The beautiful landscape of the Javořické hills and the location of the old castle on a rocky promontory make Roštejn castle a monument that cannot leave you cold when visiting the surroundings of Telč. The tower with a view, the thorough fortifications and the fairytale appearance of the palace will take you directly to the time of knights and beautiful ladies. The castle was able to withstand the siege of the Hussites and the Swedes, but did not fight the fire. Fortunately, it has been restored and reconstructed and is thus the venue for many cultural events.
Information for visitors
Interesting facts Roštejn
From the fortified castle hunting summer residence
The castle was built in the middle of the 14th century, it was founded by the lords of Hradec, who tried to build an impregnable fortress. Therefore, a defensive fort was created, of which only small remnants have been preserved. The fort was to be separated from the castle building and tower itself by a moat, which was not completed. A strong wall with bastions led around the castle. The castle was damaged during the Hussite wars. It became the property of the lords of Telč, who rebuilt it into a Renaissance hunting lodge with a chapel and a knight's hall. However, the castle burned down twice in subsequent periods, but was always restored. Today, the forestry museum is located in the castle.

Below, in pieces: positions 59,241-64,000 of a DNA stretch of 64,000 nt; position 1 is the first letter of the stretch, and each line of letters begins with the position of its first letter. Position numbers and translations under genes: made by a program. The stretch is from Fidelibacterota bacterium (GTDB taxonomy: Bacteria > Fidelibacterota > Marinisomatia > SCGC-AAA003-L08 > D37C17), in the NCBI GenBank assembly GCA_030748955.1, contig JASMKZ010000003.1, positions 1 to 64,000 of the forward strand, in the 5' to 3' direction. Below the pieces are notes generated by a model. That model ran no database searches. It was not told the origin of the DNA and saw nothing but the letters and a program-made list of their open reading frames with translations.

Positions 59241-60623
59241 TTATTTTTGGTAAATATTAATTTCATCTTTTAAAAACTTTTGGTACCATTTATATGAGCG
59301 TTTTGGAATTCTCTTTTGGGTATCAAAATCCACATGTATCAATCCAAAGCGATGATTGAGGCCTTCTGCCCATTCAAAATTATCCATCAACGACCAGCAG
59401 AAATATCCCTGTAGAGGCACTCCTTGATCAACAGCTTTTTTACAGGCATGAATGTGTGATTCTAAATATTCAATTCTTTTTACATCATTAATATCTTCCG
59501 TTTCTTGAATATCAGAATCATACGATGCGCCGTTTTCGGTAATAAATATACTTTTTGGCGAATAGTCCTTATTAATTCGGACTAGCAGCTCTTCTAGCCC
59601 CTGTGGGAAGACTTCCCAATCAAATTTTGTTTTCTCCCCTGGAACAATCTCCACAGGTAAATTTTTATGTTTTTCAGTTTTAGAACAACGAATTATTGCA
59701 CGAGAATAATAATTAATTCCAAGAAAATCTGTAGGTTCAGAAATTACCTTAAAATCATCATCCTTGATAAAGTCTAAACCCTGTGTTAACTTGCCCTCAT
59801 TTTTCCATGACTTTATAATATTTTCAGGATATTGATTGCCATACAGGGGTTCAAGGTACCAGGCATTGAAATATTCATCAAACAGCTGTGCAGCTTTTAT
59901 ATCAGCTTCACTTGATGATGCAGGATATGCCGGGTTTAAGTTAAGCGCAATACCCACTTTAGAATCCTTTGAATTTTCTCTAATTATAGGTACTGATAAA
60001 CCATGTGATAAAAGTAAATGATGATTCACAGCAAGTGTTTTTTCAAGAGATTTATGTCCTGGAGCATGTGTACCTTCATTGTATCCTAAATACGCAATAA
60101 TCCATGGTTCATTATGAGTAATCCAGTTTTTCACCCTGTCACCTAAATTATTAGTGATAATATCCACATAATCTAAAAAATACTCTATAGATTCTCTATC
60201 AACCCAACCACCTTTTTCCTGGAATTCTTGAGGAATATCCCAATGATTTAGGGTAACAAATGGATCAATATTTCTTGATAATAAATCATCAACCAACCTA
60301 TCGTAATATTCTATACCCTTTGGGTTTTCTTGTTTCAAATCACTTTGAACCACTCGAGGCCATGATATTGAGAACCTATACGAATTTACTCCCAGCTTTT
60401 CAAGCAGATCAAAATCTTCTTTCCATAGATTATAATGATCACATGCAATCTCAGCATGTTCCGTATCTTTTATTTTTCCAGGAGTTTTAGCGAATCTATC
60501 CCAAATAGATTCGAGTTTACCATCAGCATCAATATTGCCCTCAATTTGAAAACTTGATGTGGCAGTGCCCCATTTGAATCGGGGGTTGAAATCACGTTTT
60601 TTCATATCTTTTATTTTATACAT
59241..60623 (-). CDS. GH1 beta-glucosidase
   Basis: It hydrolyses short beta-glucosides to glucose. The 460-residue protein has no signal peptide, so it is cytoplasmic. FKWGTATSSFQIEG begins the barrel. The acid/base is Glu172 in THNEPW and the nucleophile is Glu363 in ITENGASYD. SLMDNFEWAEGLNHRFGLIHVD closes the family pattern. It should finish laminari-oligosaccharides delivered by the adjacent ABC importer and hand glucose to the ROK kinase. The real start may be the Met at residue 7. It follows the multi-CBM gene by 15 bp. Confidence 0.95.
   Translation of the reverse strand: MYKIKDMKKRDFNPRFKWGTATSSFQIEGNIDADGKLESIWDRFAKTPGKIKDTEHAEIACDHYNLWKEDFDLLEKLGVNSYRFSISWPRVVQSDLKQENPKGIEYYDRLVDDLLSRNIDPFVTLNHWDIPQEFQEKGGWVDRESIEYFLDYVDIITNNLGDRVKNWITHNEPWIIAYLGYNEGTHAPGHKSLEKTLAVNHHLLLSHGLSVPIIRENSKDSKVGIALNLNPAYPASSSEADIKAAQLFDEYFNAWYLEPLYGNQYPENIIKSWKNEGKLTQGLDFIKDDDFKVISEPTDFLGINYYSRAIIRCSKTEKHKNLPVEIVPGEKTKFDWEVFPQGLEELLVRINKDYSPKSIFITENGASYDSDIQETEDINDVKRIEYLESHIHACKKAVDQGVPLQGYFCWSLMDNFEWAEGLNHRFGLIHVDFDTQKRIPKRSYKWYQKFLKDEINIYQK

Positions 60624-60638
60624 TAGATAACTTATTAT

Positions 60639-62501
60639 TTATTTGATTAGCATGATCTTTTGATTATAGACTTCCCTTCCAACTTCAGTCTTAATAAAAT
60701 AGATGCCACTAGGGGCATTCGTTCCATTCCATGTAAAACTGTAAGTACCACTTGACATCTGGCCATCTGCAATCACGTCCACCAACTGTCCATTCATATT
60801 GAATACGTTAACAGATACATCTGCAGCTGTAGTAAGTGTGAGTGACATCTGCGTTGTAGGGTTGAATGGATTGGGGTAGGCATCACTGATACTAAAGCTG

View the collections and the nativity scene
If you are interested in various collections, Roštejn Castle has a lot to offer. Collections of paintings, porcelain, wood, tin and stone products, hunting collections and period furniture are a suitable addition to a tour of the castle. You can also visit the coat of arms hall, botanical hall and admire the large wooden nativity scene.
Roštejn helped build the devil
During night tours of Roštejn, you can also meet ghosts. After all, thanks to them, the castle was built. According to legend, the castle lord asked for help in building the devil himself. The construction was to be completed overnight, until a rooster crowed. The devil tried, but the rooster crowed as he lifted the last stone. The devil threw the stone into the local pond, where it is said to lie to this day. The confirmation of the legend is the imprint of the devil's hoof in the rock - the Devil's footstep. Evil tongues, however, say that it was not the rooster that crowed, but the lord of the castle himself, fearing for his soul.
Author: Helena Syslová